Homages to Seamus Heaney have been pouring out from his friends and admirers across the world, including, it turns out, China. On August 30 and soon after, my poet friends here in Beijing and around the PRC posted expressions of their sadness, often along with a Chinese translation of one of Heaney’s poems. “Digging” is a particular favorite here, as elsewhere. The piece below is my translation of the distinguished Chinese poet Zang Di’s (臧棣) own private eulogy to Heaney, printed here with his permission. This moving tribute from a distant literary culture is a testament the universal nature of Heaney’s poetry, and to the basic humanity that underpinned his work.
After the New Society for Wisdom
--in memory of Seamus Heaney 1939-2013
By Zang Di
The love of Ireland. Far enough
but not unfamiliar. With every dig,
Ireland’s orchids follow
that new wisdom, and find in the language of loneliness
a supreme support. The deep green tips of leaves sway
the careful heart. How will the pistils trembling
in those worded intentions regard
this side of human life, now poetry’s prisoners.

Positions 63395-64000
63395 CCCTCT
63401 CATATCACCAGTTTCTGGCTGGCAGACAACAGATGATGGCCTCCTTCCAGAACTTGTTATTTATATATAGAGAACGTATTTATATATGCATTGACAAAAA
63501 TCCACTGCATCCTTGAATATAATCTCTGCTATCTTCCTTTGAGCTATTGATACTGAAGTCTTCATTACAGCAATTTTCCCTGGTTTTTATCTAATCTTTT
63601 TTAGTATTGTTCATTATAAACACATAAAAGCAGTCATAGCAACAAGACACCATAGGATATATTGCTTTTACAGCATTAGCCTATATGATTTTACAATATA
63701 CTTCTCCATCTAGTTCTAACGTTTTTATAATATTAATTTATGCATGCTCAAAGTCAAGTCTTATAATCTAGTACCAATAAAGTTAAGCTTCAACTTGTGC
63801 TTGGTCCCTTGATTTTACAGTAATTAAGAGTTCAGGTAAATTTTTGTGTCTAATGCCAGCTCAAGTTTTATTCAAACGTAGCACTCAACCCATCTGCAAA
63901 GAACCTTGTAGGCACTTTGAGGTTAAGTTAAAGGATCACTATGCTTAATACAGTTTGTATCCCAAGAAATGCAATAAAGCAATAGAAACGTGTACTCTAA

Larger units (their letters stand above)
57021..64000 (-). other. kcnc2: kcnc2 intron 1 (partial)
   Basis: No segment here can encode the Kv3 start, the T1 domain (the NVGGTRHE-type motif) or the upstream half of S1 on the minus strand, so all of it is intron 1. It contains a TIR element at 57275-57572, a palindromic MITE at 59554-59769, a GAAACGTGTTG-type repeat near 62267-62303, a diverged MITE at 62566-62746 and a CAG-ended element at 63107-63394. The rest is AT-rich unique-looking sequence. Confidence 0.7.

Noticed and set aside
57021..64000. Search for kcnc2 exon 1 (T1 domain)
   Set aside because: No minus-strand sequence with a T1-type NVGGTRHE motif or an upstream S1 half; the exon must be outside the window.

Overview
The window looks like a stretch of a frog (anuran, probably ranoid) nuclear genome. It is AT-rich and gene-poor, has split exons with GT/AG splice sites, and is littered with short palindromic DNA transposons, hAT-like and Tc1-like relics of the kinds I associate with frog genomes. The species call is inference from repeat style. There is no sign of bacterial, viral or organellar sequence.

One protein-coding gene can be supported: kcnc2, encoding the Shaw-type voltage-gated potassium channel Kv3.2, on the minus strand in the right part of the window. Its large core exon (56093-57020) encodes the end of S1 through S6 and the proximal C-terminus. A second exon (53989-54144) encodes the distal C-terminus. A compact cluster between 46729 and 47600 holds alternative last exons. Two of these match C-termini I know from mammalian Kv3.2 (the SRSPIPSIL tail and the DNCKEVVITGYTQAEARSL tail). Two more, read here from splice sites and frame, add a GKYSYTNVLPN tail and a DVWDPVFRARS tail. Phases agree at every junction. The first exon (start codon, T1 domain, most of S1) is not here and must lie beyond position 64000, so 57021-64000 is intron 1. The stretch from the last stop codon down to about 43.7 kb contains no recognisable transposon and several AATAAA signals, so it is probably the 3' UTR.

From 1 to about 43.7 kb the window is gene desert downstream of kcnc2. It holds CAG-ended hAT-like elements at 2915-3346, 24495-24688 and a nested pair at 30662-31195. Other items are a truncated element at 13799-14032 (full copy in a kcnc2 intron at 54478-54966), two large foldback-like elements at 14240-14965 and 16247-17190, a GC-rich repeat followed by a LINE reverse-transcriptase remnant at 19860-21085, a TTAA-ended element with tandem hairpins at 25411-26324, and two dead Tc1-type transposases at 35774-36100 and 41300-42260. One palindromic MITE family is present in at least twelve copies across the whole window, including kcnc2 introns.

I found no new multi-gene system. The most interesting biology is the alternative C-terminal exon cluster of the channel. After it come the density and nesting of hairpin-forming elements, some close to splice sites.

As for the hole left by the digging, only sweat
can fill it. Only this kind of hole
leads to a deeper trust in this wearisome world.
Call the after-images—
they’ve already persisted this long
in a landscape set in the landscape. Love is ice.
If you don’t believe it, you can go see for yourself.
The last day of August came like an elephant.
Don’t look at me that way—for now, I’m blind.
Blind men for dark times.
As Delmore Schwartz, Humboldt’s model
in Humboldt’s Gift, painfully said—
“For like a gun is touch.” All grim,
but still you open the blacksmith’s oily shop curtain,
to teach me to be like a hammer, to trust in every touch.
--trans. Eleanor Goodman
——纪念谢默斯·希尼( Seamus Heaney 1939- 2013)
Eleanor Goodman is a writer and a translator from Chinese. Her work appears in journals such as PN Review, Chutzpah 天南, Pleiades, Cha, and The Best American Poetry website. She is a Research Associate at the Fairbank Center for Chinese Studies at Harvard University, and this year she will be at Beijing University on a Fulbright Fellowship. She has held writing residencies at the Vermont Studio Center and the American Academy in Rome. Her book of translations, The Selected Poems of Wang Xiaoni, is forthcoming from Zephyr Press.